Islamists identified as biggest terror threat in landmark report
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William Shawcross’s long-awaited review of Britain’s efforts to stop people becoming terrorists will identify Islamist violence and not Right-wing extremism as the country’s biggest terror threat.
The Sunday Express understands Home Secretary Suella Braverman will accept its call for a new focus on Islamist radicalisation and terrorism.
Mr Shawcross’s review of the Prevent anti-terrorism programme is expected to argue Islamist terror poses the greatest threat to life and the most casework for MI5.
Ms Braverman is expected to support its call for a “back to basics” approach which will see renewed efforts to counter the core ideology behind Islamist terrorism.
There will also be a new focus on tackling anti-semitism. The report is likely to stir controversy when Mr Shawcross lists organisations in the UK he believes are working as advocates for extremist groups.
A Whitehall source said: “Shawcross’s review is a crucial piece of work in returning Prevent to its original principles of rooting out extremism and stopping people turning into terrorists.
“The Home Secretary is fully behind the recommendations and is grateful for Shawcross’s work.
“Mistakes have been made in the past but this is about rectifying those and getting back to basics.”
A senior figure in UK politics with a close knowledge of Prevent welcomed the new attention that will be focused on Islamist groups.
They said: “We’re worrying too much about misogynistic teenagers looking at sites on the internet and worrying too little about Islamists who are planning to blow us up… The overwhelmingly greatest risk comes to us from Islamists and that mustn’t be disguised from the public and it must be reflected in Prevent’s work which shouldn’t be skewed by these other considerations.”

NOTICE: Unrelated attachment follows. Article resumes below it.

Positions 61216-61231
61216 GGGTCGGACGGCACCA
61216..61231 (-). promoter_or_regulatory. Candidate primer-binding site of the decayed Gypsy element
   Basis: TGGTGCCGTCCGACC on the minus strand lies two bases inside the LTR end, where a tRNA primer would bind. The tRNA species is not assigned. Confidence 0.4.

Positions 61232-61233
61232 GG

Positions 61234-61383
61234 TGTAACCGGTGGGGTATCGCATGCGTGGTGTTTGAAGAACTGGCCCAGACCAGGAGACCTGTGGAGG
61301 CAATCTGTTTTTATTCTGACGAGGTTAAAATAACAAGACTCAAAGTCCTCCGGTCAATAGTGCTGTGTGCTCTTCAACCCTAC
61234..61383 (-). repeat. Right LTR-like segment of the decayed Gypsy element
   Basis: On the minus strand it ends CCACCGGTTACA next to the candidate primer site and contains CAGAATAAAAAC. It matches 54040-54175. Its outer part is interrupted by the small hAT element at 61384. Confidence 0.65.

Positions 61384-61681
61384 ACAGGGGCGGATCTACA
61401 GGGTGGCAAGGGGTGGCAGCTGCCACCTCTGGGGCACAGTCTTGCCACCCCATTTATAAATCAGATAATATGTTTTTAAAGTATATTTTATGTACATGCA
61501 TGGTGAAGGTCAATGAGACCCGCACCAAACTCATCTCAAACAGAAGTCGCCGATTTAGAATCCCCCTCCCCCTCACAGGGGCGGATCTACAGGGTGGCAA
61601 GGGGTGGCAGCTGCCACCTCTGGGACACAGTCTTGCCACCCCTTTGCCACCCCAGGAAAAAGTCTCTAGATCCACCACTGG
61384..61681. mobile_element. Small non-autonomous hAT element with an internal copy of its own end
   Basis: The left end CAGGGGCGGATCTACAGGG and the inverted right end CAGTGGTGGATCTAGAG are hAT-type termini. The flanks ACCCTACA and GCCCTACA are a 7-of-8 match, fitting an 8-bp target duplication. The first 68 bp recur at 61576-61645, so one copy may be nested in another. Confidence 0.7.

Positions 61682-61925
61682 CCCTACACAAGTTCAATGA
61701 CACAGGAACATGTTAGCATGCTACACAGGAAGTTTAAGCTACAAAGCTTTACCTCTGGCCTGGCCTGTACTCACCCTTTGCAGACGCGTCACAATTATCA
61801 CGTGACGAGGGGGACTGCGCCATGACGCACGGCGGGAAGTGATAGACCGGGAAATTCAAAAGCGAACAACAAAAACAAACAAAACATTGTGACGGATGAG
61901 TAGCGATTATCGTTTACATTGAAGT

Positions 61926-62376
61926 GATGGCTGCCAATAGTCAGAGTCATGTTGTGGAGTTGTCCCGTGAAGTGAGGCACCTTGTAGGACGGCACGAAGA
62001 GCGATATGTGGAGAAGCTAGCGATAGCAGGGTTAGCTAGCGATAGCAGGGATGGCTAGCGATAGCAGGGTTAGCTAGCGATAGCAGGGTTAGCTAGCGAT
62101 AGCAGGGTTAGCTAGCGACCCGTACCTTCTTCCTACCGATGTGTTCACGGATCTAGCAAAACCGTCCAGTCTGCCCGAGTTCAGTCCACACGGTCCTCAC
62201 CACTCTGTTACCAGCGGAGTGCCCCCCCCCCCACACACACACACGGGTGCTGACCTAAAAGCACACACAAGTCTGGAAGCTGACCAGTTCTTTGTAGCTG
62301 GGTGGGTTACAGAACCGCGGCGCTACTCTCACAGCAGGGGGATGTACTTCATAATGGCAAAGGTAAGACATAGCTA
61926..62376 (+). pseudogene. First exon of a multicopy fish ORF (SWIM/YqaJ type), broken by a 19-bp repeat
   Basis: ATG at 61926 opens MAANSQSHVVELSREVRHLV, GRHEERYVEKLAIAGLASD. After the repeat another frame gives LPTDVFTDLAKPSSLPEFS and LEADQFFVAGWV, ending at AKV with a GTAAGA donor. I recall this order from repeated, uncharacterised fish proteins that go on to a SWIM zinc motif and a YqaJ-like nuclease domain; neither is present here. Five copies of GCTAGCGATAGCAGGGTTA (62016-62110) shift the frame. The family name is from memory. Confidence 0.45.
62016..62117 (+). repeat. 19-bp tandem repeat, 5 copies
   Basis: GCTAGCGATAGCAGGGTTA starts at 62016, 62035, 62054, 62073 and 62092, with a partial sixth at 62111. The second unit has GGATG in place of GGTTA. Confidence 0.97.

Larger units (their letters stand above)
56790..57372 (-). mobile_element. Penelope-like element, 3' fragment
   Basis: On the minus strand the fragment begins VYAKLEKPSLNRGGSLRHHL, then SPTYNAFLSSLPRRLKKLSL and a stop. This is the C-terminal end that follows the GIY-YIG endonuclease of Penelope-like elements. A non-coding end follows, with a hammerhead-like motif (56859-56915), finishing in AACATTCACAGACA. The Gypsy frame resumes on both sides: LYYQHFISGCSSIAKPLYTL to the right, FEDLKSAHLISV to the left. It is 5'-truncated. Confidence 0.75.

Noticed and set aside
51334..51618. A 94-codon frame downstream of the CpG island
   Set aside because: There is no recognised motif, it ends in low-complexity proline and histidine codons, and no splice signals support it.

The publication of this week’s report has been delayed for several months. The source credited Ms Braverman and levelling-up secretary Michael Gove for ensuring it was not “diluted or abridged”.
A further high level source said the report was likely to cover radicalisation in prison and could lead to more segregation of extremists behind bars.
The top objective of the Prevent programme will now be “tackling the ideological causes of terrorism”. Guidance for staff on the programme will be overhauled.
A Conservative source warned against confusing “Islam with Islamism”, saying: “The first is a religion, just like any other… Islamism is something else; it seeks to impose its religious-political thinking on all others and all ways of life and it is in this cadre of people that we can find those willing to use violence to achieve those aims – Islamists.”
However, Ruth Ehrlich of human rights group Liberty warned that the Prevent strategy is “so fundamentally misconceived that it is actively causing division in our communities”.
She said: “Prevent embeds discrimination against Muslims at local levels, including throughout essential public services, and fosters a culture of fear and mistrust.”
Ms Ehrlich called for a repeal of the “duty” the Prevent programme places on bodies to pay attention to the need to stop people being drawn into terrorism.
She said: “Studies have shown that due to the Prevent duty, Muslim students are changing their behaviour for fear of being stigmatised, labelled as extremists, or subjected to discrimination. Some children have been reported to the authorities for simply talking about video games at school.”
A spokesperson for the Muslim Council of Britain said: “British Muslims want fairness, not favours. The Government should be approaching radicalisation with consistency and without being discriminatory.
“In March 2022, a report by Rights and Security International, a human rights advocacy group, found that Muslim communities continued to be disproportionately affected by Prevent.
The problem of radicalisation affects many communities, as we saw most recently with the terror attack on a Dover migrant camp in October.
“We recommend a process where the fight against terrorism is rooted in evidence, not ideology. A process that will support security professionals and has the trust and backing of civil society more widely, all of whom are united against the terrorism we all oppose.”
Shadow home secretary Yvette Cooper said: “The Conservatives have been far too slow on countering extremism or keeping up with the growing threat from online radicalisation. Their Counter Extremism Strategy is now eight years out of date and we need a full new strategy not just a review of one part of it. The next Labour government will urgently update the Counter Extremism strategy and set out a new plan to tackle threats and radicalisation online.”
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